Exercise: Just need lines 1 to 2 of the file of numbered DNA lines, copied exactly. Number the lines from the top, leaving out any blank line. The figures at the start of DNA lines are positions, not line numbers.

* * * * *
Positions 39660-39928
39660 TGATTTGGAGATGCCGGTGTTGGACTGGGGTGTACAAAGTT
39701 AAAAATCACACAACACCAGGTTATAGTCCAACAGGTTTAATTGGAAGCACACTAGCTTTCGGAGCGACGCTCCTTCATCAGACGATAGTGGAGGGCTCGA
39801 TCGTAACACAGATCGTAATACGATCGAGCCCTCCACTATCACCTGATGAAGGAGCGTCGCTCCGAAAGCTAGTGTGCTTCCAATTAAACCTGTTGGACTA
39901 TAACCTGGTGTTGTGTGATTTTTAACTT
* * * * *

Positions 39660-39928
39660 TGATTTGGAGATGCCGGTGTTGGACTGGGGTGTACAAAGTT